ICANN (Internet Corporation for Assigned Names and Numbers) is a global multistakeholder, not-for-profit private sector organization that manages Internet resources for the public benefit. It is best known for its role as technical coordinator of the Internet’s Domain Name System.
ICANN’s mission: an open, singular and secure Internet- fundamental pillars to sustaining the Internet’s growth and benefits. The multistakeholder model prevents fragmentation of the Internet and maintains its speed, security and openness.
To reach another person on the Internet you have to type an address into your computer – a name or a number. That address has to be unique so computers know where to find each other. ICANN coordinates these unique identifiers across the world. Without that coordination we wouldn't have one global Internet.
The March 14, 2014 announcement by the US Government to transition the IANA functions stewardship to a global multistakeholder community marked an important juncture in the history of the Internet and its evolution. For this purpose, ICANN was asked by the US National Telecommunications and Information Administration (NTIA) to convene an inclusive, global discussion to determine a process for transitioning the stewardship of these functions to the multistakeholder community. The US National Telecommunications and Information Administration (NTIA) specifically stated that the transition proposal must have broad community support and address the following four principles:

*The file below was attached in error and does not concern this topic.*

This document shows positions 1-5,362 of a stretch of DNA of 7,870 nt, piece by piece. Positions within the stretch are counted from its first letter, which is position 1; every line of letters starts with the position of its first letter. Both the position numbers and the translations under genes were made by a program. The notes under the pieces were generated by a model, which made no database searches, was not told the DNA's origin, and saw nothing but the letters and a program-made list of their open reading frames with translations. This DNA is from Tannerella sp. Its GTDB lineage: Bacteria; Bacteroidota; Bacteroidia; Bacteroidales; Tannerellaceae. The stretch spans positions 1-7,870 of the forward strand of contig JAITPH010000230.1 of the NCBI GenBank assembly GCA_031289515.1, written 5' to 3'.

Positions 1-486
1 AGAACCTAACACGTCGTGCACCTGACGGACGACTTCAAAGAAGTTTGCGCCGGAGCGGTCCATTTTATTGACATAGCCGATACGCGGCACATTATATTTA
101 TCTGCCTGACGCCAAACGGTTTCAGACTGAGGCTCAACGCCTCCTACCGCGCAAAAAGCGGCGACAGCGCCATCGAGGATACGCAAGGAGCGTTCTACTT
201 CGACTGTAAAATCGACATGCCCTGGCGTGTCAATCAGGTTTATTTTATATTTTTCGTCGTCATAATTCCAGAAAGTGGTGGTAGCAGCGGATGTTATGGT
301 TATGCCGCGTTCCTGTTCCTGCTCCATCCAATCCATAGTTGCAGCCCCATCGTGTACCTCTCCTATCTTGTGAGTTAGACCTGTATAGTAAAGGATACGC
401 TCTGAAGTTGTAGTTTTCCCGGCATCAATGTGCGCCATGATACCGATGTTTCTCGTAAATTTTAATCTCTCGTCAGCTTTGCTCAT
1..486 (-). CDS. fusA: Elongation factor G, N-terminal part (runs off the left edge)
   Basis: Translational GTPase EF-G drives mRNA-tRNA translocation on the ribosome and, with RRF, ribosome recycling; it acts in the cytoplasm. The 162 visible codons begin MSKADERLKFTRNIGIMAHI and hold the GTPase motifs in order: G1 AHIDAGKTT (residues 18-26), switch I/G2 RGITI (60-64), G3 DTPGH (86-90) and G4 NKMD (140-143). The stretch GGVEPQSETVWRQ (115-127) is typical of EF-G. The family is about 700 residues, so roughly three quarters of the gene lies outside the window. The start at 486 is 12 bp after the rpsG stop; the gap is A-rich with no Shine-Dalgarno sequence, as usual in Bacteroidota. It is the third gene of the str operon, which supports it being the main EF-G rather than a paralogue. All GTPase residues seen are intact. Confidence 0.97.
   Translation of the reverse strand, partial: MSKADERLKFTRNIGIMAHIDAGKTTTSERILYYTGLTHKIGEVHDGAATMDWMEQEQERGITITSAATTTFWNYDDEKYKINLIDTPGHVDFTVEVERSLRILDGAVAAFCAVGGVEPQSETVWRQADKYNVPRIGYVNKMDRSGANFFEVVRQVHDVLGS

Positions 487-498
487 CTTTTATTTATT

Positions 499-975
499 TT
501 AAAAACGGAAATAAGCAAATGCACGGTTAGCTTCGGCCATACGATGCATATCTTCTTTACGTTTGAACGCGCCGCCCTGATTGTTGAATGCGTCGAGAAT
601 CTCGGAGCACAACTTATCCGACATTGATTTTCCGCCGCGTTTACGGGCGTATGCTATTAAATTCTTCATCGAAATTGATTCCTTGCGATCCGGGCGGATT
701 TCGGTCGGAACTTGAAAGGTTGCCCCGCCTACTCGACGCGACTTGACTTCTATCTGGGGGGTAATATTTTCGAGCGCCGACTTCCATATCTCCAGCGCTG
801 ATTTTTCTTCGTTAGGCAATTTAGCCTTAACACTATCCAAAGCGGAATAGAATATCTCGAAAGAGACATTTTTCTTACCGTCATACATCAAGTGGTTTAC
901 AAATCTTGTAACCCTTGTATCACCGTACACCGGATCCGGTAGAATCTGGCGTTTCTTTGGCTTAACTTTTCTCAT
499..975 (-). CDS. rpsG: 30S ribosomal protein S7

- Support and enhance the multistakeholder model;
- Maintain the security, stability, and resiliency of the Internet DNS;
- Meet the needs and expectations of the global customers and partners of the IANA services; and,
- Maintain the openness of the Internet.
Plus reaffirming the United States support for the multistakeholder model of Internet governance, NTIA stated that would not accept a proposal that replaces the NTIA role with a government-led or an inter-governmental organization solution.
ICANN is now facilitating a transparent dialogue among governments, the private sector, and civil society and end users to determine a stewardship transition proposal that is globally accountable. This process ensures all of the Internet’s diverse stakeholders have a voice shaping the new stewardship structure.
In the evening of 26 May, 2015 ICANN President and Chief Executive Officer Fadi Chehadé will meet EIF members and friends in the European Parliament.
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